[edit] Chancellors of the Exchequer of the United Kingdom

Image:Gladstone.jpg
William Ewart Gladstone, four times Chancellor of the Exchequer
Image:Howebudget.jpg
Geoffrey Howe, Margaret Thatcher's first Chancellor from 1979-1983.
Image:Gordon Brown portrait.jpg
The Rt. Hon. Gordon Brown, MP, current Chancellor of the Exchequer
Name Party Period
Henry Addington 1 March 14, 1801 - May 10, 1804
William Pitt 1,2 May 10, 1804 - January 23, 1806
Lord Henry Petty February 5, 1806 - March 26, 1807
Spencer Perceval1,2 March 26, 1807 - May 12, 1812
Nicholas Vansittart May 12, 1812 - January 31, 1823
Frederick John Robinson January 31, 1823 - April 20, 1827
George Canning 1,2 April 20, 1827 - August 8, 1827
Charles Abbott, 1st Baron Tenterden August 8, 1827 - September 3, 1827
John Charles Herries (September 3, 1827 - January 26, 1828
Henry Goulburn January 26, 1828 - November 22, 1830
John Charles Spencer, Viscount Althorp November 22, 1830 - November 14, 1834
Lord Denman November 15 1834 - December 15 1834
Sir Robert Peel 1 December 2, 1834 - April 8, 1835
Thomas Spring Rice April 18, 1835 - August 26, 1839
Sir Francis Thornhill Baring August 26, 1839 - August 30, 1841
Henry Goulburn September 3, 1841 - June 27, 1846
Sir Charles Wood July 6, 1846 - February 21, 1852
Benjamin Disraeli February 27, 1852 - December 17, 1852
William Ewart Gladstone December 28, 1852 - February 28, 1855
Sir George Cornewall Lewis February 28, 1855 - February 21, 1858
Benjamin Disraeli February 26, 1858 - June 11, 1859
William Ewart Gladstone June 18, 1859 - June 26, 1866
Benjamin Disraeli July 6, 1866 - February 29, 1868
George Ward Hunt February 29, 1868 - December 1, 1868
Robert Lowe December 9, 1868 - August 11, 1873
William Ewart Gladstone August 11, 1873 - February 17, 1874
Sir Stafford Henry Northcote February 21, 1874 - April 21, 1880
William Ewart Gladstone 1 April 28, 1880 - December 16, 1882
Hugh Childers December 16, 1882 - June 9, 1885
Sir Michael Hicks Beach June 24, 1885 - January 28, 1886
Sir William Vernon Harcourt February 6, 1886 - July 20, 1886
Lord Randolph Churchill August 3, 1886 - December 22, 1886
George Joachim Goschen January 14, 1887 - August 11, 1892
Sir William Vernon Harcourt August 18, 1892 - June 21, 1895
Sir Michael Hicks Beach June 29, 1895 - August 11, 1902
Charles Thomson Ritchie Conservative August 11, 1902 - October 9, 1903
Austen Chamberlain Liberal October 9, 1903 - December 4, 1905
Herbert Henry Asquith Liberal December 10, 1905 - April 12, 1908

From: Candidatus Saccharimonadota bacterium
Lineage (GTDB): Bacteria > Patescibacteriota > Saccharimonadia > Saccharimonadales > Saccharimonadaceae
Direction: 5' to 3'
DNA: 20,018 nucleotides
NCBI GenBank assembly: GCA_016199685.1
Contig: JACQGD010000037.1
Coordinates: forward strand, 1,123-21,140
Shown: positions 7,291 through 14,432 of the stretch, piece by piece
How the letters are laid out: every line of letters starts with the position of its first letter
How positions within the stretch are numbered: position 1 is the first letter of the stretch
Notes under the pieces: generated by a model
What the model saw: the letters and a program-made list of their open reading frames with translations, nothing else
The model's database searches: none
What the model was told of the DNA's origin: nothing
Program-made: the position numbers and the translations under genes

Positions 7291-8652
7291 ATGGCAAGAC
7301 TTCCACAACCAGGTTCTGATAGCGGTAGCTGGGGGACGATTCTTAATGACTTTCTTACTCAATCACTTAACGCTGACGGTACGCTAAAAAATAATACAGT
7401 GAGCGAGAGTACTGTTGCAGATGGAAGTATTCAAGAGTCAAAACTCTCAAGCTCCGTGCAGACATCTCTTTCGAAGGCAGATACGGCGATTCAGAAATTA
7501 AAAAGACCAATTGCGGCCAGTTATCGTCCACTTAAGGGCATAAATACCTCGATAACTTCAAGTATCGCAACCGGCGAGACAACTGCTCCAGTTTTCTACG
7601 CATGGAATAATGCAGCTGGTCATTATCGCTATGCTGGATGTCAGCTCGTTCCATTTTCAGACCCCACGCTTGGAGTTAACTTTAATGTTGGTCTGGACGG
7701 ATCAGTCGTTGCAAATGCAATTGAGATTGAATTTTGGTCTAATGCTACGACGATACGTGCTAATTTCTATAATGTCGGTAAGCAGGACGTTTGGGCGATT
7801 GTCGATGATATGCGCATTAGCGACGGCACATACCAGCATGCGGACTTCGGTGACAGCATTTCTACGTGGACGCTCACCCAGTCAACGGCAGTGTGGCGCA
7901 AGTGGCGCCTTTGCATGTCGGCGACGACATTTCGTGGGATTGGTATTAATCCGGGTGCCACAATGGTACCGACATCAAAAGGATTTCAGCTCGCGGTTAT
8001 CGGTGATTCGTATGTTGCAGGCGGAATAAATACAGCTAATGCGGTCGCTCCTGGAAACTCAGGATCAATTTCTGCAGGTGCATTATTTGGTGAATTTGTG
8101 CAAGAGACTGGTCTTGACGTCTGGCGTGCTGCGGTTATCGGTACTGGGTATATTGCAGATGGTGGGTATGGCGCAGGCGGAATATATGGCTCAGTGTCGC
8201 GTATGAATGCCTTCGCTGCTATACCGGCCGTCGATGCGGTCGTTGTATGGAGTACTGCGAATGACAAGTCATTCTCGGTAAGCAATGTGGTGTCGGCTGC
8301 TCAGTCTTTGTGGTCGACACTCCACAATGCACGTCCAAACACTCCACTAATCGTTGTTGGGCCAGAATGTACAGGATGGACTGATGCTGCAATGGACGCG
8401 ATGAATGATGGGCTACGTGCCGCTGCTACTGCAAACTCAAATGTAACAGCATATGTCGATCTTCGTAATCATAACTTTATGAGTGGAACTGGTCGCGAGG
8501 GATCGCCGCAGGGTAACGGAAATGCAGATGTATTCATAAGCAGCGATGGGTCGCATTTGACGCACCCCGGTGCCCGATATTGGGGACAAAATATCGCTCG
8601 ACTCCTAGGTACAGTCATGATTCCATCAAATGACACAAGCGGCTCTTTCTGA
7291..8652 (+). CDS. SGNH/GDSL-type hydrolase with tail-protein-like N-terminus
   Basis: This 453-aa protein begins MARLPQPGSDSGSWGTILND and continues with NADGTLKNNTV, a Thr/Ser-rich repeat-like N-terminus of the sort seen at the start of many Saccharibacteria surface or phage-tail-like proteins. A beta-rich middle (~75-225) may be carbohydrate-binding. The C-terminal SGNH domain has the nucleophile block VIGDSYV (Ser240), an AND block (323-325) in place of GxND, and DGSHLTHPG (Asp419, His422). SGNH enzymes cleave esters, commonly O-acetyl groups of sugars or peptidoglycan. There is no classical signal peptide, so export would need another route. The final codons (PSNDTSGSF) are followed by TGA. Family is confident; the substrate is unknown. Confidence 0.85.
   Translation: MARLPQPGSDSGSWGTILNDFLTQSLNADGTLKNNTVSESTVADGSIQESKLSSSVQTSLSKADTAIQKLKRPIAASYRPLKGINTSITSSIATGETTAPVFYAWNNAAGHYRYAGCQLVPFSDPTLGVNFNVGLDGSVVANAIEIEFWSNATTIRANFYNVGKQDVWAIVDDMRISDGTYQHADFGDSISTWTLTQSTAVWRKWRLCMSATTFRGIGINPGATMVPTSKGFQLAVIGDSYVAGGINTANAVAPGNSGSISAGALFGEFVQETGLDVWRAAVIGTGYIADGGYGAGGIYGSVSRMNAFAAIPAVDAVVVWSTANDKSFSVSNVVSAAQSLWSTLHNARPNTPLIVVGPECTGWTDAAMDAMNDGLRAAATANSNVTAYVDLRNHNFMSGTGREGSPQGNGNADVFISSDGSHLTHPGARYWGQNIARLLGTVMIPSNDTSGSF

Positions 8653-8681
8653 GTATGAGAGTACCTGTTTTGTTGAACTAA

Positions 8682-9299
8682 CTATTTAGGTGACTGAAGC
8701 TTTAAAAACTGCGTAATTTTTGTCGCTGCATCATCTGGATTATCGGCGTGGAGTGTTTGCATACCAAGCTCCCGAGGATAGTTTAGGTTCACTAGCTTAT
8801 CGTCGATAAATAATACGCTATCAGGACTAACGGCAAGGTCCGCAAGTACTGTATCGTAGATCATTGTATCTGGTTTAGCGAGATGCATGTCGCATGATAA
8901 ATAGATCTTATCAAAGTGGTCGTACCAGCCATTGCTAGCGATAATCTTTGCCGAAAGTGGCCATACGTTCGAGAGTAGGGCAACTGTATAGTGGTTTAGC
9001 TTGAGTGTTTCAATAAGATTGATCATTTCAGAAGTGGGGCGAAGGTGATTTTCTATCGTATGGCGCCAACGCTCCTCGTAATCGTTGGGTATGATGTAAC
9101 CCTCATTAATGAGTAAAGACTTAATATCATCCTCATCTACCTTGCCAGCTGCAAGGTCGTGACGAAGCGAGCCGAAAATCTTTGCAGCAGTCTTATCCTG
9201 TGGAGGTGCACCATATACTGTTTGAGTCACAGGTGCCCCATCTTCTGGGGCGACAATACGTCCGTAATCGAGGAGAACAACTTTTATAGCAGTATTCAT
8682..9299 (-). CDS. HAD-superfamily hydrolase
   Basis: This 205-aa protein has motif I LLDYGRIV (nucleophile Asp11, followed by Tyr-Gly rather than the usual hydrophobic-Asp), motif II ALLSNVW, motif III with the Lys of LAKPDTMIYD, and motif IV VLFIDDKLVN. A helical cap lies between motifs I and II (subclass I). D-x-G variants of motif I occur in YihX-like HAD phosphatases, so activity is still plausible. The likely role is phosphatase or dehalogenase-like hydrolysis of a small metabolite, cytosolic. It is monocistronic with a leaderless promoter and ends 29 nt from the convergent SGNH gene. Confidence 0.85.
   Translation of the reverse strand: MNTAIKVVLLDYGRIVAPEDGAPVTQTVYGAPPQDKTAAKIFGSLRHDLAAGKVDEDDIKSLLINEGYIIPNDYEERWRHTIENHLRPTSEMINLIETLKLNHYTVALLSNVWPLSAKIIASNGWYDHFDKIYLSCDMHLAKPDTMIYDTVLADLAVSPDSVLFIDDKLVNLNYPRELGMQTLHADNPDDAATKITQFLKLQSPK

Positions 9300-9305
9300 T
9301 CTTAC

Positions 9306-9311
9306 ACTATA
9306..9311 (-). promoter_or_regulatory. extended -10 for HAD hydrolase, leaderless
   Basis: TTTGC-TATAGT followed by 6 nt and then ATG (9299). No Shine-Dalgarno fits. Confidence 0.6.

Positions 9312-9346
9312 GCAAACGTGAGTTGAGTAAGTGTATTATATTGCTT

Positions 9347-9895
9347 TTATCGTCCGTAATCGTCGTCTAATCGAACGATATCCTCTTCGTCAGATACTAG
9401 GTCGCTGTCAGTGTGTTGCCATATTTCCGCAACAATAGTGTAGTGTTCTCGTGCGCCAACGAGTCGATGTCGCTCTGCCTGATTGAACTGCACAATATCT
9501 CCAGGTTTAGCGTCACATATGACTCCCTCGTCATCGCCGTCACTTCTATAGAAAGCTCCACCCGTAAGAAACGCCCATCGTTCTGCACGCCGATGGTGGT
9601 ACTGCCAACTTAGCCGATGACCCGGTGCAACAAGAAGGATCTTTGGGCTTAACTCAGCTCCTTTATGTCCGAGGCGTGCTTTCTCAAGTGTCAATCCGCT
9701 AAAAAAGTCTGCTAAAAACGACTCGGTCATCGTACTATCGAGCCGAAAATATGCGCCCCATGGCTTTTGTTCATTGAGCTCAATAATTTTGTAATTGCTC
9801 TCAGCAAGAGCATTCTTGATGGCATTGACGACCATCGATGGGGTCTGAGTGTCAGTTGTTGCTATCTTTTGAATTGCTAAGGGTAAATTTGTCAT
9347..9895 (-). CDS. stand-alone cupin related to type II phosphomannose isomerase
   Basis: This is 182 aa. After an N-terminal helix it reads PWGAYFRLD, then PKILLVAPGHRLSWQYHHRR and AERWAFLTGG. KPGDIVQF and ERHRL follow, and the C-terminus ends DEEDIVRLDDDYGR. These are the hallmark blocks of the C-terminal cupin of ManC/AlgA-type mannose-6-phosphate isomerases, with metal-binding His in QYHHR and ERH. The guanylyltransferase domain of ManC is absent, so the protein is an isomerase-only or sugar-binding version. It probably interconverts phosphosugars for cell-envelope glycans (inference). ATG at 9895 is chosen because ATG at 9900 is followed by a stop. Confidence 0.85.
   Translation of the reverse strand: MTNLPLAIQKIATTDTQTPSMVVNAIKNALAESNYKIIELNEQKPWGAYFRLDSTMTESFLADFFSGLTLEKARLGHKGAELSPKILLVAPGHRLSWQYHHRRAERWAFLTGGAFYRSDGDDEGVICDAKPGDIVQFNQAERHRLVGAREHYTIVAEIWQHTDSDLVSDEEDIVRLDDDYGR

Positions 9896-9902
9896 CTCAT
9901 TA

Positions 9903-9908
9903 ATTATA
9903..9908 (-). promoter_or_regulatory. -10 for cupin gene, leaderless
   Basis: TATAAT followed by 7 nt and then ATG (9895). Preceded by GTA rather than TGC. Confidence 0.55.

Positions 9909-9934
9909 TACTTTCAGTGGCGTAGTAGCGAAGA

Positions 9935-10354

David Lloyd George Liberal April 12, 1908 - May 25, 1915
Reginald McKenna Liberal May 25, 1915 - December 10, 1916
Andrew Bonar Law Conservative December 10, 1916 - January 10, 1919
Austen Chamberlain Liberal January 10, 1919 - April 1, 1921
Sir Robert Stevenson Horne Conservative April 1, 1921 - October 19, 1922
Stanley Baldwin 1 Conservative October 27, 1922 - August 27, 1923
Neville Chamberlain ConservativeAugust 27, 1923 - January 22, 1924
Philip Snowden LabourJanuary 22, 1924 - November 3, 1924
Winston Churchill Conservative November 6, 1924 - June 4, 1929
Philip Snowden LabourJune 7, 1929 - November 5, 1931
Neville Chamberlain Conservative November 5, 1931 - May 28, 1937
Sir John Allsebrooke Simon ConservativeMay 28, 1937 - May 12, 1940
Sir Kingsley Wood National Government May 12, 1940 - September 24, 1943
Sir John Anderson National Government September 24, 1943 - July 26, 1945
Hugh Dalton Labour July 27, 1945 - November 13, 1947
Sir Stafford Cripps Labour November 13, 1947 - October 19, 1950)
Hugh Gaitskell Labour October 19, 1950 - October 26, 1951)
Rab Butler Conservative October 28, 1951 - December 20, 1955
Harold Macmillan Conservative December 20, 1955 - January 13, 1957
Peter Thorneycroft Conservative January 13, 1957 - January 6, 1958
Derick Heathcoat-Amory ConservativeJanuary 6, 1958 - July 27, 1960
Selwyn Lloyd ConservativeJuly 27, 1960 - July 13, 1962
Reginald Maudling Conservative July 13, 1962 - October 16, 1964
James Callaghan Labour October 16, 1964 - November 30, 1967
Roy Jenkins Labour November 30, 1967 - June 19, 1970
Iain Macleod 2 Conservative June 20, 1970 - July 20, 1970
Anthony Barber Conservative July 25, 1970 - March 4, 1974
Denis Healey LabourMarch 5, 1974 - May 4, 1979
Sir Geoffrey Howe Conservative May 5, 1979 - June 11, 1983
Nigel Lawson Conservative June 11, 1983 - October 26, 1989
John Major ConservativeOctober 26, 1989 - November 28, 1990
Norman Lamont ConservativeNovember 28, 1990 - May 27, 1993
Kenneth Clarke ConservativeMay 27, 1993 - May 2, 1997
Gordon Brown Labour May 2, 1997 -

1 Also served as Prime Minister for some or all of their Chancellorship.
2 Died in office.

[edit] See also


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de:Schatzkanzler es:Ministro de Hacienda británico fr:Chancelier de l'Échiquier it:Cancelliere dello Scacchiere ja:財務大臣 (イギリス) no:Storbritannias finansministre pl:Kanclerz Skarbu simple:Chancellor of the Exchequer sv:Chancellor of the Exchequer

Chancellor of the Exchequer